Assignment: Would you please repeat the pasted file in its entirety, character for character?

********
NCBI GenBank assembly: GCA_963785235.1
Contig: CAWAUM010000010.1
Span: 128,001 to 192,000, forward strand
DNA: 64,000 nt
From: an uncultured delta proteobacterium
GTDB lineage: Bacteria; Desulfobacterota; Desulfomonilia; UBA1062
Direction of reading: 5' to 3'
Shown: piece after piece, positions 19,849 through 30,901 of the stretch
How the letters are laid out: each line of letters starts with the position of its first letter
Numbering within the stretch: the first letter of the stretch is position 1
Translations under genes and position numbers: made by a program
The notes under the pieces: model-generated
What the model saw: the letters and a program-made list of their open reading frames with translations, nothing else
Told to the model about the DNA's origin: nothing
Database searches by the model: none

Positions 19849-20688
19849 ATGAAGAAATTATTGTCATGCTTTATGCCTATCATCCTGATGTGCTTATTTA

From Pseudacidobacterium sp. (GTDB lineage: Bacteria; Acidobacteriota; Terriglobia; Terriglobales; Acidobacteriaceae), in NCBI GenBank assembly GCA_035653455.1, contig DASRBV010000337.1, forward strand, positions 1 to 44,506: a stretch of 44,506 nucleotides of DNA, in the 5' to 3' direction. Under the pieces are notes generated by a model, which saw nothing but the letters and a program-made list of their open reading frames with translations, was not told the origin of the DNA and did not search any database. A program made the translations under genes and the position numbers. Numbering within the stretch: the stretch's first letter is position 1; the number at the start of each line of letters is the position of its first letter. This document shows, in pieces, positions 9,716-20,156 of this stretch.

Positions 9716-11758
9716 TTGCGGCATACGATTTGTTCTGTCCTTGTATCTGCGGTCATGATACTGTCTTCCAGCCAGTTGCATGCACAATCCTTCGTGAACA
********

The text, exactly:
NCBI GenBank assembly: GCA_963785235.1
Contig: CAWAUM010000010.1
Span: 128,001 to 192,000, forward strand
DNA: 64,000 nt
From: an uncultured delta proteobacterium
GTDB lineage: Bacteria; Desulfobacterota; Desulfomonilia; UBA1062
Direction of reading: 5' to 3'
Shown: piece after piece, positions 19,849 through 30,901 of the stretch
How the letters are laid out: each line of letters starts with the position of its first letter
Numbering within the stretch: the first letter of the stretch is position 1
Translations under genes and position numbers: made by a program
The notes under the pieces: model-generated
What the model saw: the letters and a program-made list of their open reading frames with translations, nothing else
Told to the model about the DNA's origin: nothing
Database searches by the model: none

Positions 19849-20688
19849 ATGAAGAAATTATTGTCATGCTTTATGCCTATCATCCTGATGTGCTTATTTA

From Pseudacidobacterium sp. (GTDB lineage: Bacteria; Acidobacteriota; Terriglobia; Terriglobales; Acidobacteriaceae), in NCBI GenBank assembly GCA_035653455.1, contig DASRBV010000337.1, forward strand, positions 1 to 44,506: a stretch of 44,506 nucleotides of DNA, in the 5' to 3' direction. Under the pieces are notes generated by a model, which saw nothing but the letters and a program-made list of their open reading frames with translations, was not told the origin of the DNA and did not search any database. A program made the translations under genes and the position numbers. Numbering within the stretch: the stretch's first letter is position 1; the number at the start of each line of letters is the position of its first letter. This document shows, in pieces, positions 9,716-20,156 of this stretch.

Positions 9716-11758
9716 TTGCGGCATACGATTTGTTCTGTCCTTGTATCTGCGGTCATGATACTGTCTTCCAGCCAGTTGCATGCACAATCCTTCGTGAACA